All told, hints from human genetic and epidemiologic data, combined with growing evidence from mouse models, was shifting or pointing toward the role of the immune system, says Heneka, who coauthored a 2018 article in the Annual Review of Medicine about innate immunity and neurodegeneration. And the evidence is growing: In 2019, a study of more than 12,000 older adults found that people with chronic inflammation suffered greater mental losses over a period of 20 years a clue, again, that inflammation could be an early driver of cognitive decline.
The accumulating data convinced Tansey that it was time to test this idea in people that instead of targeting amyloid, we need to start targeting the immune system, she says. And it needs to be early. Once too much damage is done, it may be impossible to reverse.
Targeting innate immunity
Immune-based strategies against Alzheimers are already being pursued, but most are quite different than what Tansey was proposing. Companies mostly work with the adaptive immune system, which attacks pathogens or molecules very specifically, recognising them and marking them for destruction. Experimental therapies include antibodies that recognise amyloid and target it for removal.
INmune Bio, in La Jolla, California, is one of several biotech companies taking a different approach: trying to fight degenerative brain disease by targeting the less specific innate immune system. The immune system is a 50-50 partnership, says RJ Tesi, the CEO. If youre about to have a prize fight, youre not going to jump in with one hand tied behind your back. Likewise, with Alzheimers or cancer, you dont want to go into the ring with half the immune system being ignored. To pursue this strategy, INmune Bio bought commercial rights to XPro1595. (Tansey is a paid consultant for INmune Bio but is not involved in any of the companys trials.)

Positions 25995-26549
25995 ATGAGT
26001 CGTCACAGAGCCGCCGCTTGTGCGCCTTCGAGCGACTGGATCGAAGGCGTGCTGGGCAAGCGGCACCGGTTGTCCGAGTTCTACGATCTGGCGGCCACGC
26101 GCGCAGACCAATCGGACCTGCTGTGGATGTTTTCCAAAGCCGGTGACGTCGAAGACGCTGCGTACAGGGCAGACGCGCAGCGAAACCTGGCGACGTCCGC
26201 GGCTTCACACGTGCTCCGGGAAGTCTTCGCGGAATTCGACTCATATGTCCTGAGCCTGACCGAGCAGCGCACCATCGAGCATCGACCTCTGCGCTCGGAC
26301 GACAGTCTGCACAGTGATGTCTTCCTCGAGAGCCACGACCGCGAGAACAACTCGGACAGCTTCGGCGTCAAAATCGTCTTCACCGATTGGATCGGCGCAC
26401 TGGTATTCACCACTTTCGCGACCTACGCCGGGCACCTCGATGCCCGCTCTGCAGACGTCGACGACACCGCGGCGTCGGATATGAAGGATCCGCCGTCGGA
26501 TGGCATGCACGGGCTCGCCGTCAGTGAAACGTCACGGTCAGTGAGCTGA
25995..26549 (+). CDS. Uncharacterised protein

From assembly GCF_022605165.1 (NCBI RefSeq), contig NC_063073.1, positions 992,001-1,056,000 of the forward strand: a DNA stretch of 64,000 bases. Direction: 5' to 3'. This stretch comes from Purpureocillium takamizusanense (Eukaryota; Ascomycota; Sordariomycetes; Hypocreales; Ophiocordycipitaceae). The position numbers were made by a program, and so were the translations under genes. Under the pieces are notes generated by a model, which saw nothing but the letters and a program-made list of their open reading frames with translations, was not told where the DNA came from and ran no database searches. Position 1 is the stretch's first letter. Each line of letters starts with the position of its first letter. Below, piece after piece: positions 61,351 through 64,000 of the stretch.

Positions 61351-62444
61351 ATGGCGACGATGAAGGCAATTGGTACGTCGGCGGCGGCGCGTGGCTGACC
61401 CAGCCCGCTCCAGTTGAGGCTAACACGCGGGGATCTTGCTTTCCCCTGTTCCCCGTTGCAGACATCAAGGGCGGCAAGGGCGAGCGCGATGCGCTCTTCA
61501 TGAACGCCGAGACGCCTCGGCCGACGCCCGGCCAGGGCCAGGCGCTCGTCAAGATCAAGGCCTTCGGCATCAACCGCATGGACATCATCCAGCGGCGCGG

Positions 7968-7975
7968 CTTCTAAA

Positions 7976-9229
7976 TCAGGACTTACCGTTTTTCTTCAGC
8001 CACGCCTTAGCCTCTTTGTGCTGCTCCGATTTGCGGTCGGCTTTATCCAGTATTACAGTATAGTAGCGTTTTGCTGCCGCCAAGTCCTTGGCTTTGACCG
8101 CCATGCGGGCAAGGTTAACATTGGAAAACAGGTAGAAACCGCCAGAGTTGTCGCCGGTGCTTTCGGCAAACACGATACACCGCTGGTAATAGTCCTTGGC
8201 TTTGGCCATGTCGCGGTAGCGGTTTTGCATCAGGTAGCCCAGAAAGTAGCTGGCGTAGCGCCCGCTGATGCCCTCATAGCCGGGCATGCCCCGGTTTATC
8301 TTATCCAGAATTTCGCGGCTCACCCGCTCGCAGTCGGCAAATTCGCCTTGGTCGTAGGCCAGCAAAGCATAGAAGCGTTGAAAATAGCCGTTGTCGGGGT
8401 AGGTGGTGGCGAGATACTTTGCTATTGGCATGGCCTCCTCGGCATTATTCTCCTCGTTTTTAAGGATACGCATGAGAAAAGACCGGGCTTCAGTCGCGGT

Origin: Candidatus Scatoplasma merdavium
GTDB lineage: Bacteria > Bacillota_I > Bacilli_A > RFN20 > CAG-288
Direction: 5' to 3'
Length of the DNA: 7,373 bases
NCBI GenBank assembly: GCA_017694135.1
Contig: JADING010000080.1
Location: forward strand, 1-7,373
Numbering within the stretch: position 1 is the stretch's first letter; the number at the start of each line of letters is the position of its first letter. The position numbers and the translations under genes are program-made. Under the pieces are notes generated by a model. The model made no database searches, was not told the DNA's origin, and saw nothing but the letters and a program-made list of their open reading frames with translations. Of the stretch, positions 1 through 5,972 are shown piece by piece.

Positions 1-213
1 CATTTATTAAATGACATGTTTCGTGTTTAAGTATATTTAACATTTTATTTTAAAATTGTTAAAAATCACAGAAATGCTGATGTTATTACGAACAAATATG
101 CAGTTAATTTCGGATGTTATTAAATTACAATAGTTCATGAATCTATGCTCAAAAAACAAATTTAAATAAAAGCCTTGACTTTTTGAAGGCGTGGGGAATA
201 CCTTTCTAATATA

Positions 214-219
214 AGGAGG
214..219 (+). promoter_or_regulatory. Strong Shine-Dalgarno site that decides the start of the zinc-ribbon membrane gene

INmune Bio initially focused on cancer, so when it designed its Alzheimers trial, it used a strategy commonly used in cancer drug trials. In Tesis view, a key reason that experimental cancer drugs succeed far more often than experimental neurology drugs is the use of molecular disease indicators called biomarkers. These are measures such as genetic variants or blood proteins that help to distinguish patients who, from the outside, may all seem to have the exact same disease, but may actually differ from one another.